India′s deadly Nipah virus resurfaces in Kerala | News | DW | 04.06.2019
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India's deadly Nipah virus resurfaces in Kerala

The contagious disease — a major concern — has infected a student. The virus killed 17 people across southern India last year.

A 23-year-old student has contracted the lethal Nipah virus which resulted in 17 deaths in southern India last year.                       

The virus, which has no known vaccine, is an infectious disease that can cause an inflammation of the brain, according to the World Health Organization. As a result, it is on the institution's "priority pathogen" list alongside Ebola.

Read More: India on alert as Nipah virus claims victims

Despite four other people showing Nipah-like symptoms, Indian Health Minister Harsh Vardhan said: "There is no need for panic."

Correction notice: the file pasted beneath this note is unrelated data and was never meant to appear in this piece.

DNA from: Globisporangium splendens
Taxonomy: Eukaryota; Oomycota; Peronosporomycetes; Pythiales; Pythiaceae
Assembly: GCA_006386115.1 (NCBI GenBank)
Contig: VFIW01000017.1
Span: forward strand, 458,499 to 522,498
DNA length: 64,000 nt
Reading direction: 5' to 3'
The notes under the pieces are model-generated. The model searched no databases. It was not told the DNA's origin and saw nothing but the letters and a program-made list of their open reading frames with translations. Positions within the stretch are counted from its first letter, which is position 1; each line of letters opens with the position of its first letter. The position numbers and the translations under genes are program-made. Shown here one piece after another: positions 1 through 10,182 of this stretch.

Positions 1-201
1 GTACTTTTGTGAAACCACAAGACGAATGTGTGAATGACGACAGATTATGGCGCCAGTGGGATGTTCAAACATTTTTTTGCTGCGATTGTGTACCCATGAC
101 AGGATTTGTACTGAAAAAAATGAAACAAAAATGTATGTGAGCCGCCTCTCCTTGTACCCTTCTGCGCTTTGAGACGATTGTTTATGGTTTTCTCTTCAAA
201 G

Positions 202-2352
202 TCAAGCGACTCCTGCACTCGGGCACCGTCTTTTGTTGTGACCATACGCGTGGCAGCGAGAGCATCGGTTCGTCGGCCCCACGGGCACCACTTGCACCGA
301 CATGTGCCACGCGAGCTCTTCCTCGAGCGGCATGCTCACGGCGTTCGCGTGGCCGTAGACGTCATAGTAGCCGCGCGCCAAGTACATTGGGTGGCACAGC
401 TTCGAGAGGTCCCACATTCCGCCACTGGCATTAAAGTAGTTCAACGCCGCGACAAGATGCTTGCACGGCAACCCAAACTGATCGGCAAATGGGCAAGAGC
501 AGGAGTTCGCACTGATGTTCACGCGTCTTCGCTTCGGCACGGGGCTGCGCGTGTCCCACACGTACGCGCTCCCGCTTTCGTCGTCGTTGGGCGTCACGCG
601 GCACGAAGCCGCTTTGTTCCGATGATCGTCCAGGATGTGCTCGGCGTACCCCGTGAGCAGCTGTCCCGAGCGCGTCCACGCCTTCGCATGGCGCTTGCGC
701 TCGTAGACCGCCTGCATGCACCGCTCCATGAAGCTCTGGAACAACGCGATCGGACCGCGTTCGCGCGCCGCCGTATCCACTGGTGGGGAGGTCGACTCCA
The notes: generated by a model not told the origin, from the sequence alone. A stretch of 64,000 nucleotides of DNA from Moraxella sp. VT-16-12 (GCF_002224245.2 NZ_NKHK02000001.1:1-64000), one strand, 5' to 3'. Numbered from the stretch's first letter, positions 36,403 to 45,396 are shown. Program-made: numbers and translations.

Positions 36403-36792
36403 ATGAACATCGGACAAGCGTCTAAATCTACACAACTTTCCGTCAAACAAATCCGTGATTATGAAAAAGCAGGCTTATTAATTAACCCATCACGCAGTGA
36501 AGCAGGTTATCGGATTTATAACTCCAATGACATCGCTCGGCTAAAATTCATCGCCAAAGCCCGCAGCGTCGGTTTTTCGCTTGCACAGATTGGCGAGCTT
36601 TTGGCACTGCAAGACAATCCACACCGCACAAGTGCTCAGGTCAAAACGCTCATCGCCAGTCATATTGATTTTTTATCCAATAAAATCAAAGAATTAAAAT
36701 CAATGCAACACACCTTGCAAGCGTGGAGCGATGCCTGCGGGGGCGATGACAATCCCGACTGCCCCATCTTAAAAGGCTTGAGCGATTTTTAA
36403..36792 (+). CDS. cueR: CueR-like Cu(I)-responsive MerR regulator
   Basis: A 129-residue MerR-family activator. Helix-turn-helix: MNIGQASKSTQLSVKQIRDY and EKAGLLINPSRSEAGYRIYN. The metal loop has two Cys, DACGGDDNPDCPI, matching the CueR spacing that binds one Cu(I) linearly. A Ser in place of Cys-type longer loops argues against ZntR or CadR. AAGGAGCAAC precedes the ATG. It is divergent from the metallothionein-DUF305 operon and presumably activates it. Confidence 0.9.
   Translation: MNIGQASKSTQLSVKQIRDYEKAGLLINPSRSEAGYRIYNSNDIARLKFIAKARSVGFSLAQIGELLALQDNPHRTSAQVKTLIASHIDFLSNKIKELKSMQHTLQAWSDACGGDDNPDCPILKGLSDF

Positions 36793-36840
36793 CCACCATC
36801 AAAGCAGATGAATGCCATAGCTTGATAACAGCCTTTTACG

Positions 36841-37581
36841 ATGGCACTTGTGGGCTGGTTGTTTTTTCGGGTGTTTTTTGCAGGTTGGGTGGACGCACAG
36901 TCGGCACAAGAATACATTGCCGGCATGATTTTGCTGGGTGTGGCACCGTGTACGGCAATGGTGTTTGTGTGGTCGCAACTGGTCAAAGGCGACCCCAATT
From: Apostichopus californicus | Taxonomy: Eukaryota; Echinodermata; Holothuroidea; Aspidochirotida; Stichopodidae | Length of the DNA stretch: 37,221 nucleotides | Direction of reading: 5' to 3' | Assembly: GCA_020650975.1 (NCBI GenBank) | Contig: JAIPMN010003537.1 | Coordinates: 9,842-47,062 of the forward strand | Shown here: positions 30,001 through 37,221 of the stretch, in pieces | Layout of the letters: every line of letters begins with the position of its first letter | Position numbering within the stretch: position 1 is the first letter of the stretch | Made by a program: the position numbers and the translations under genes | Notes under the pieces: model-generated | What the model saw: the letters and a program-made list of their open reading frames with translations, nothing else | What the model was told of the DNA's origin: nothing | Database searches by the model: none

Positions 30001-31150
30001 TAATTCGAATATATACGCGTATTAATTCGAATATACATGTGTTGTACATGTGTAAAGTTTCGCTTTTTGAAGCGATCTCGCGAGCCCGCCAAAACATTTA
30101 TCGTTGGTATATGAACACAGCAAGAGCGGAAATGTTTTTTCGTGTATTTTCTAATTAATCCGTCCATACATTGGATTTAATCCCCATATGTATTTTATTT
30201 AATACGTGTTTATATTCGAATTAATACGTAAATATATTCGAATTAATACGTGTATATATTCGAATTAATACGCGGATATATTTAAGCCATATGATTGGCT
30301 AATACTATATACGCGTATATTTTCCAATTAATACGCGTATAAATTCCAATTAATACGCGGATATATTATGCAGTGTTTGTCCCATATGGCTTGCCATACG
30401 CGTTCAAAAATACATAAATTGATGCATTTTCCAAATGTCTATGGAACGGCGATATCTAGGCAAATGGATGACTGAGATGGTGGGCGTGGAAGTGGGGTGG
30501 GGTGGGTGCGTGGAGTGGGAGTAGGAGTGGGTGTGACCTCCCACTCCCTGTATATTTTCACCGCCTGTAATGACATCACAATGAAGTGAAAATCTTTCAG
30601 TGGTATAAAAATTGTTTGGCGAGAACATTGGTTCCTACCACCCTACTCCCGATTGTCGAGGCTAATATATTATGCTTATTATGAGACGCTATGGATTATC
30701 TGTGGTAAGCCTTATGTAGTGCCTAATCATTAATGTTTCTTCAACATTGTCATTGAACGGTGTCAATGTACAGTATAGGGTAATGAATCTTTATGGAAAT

The contagious virus can be caught from bats or pigs and takes its name from Sungai Nipah, the Malaysian settlement where it was first identified.

There was an initial outbreak of the disease, which killed in excess of 100 people across Malaysia and Singapore, in the late 1990s. In an attempt to prevent infections spreading, approximately one million pigs were terminated, drastically affecting the Malaysian pig farming industry.

It has a mortality rate of 70 per cent and its symptoms include fever, headaches, convulsions and difficulties in breathing.

jsi/rc (Reuters, dpa)

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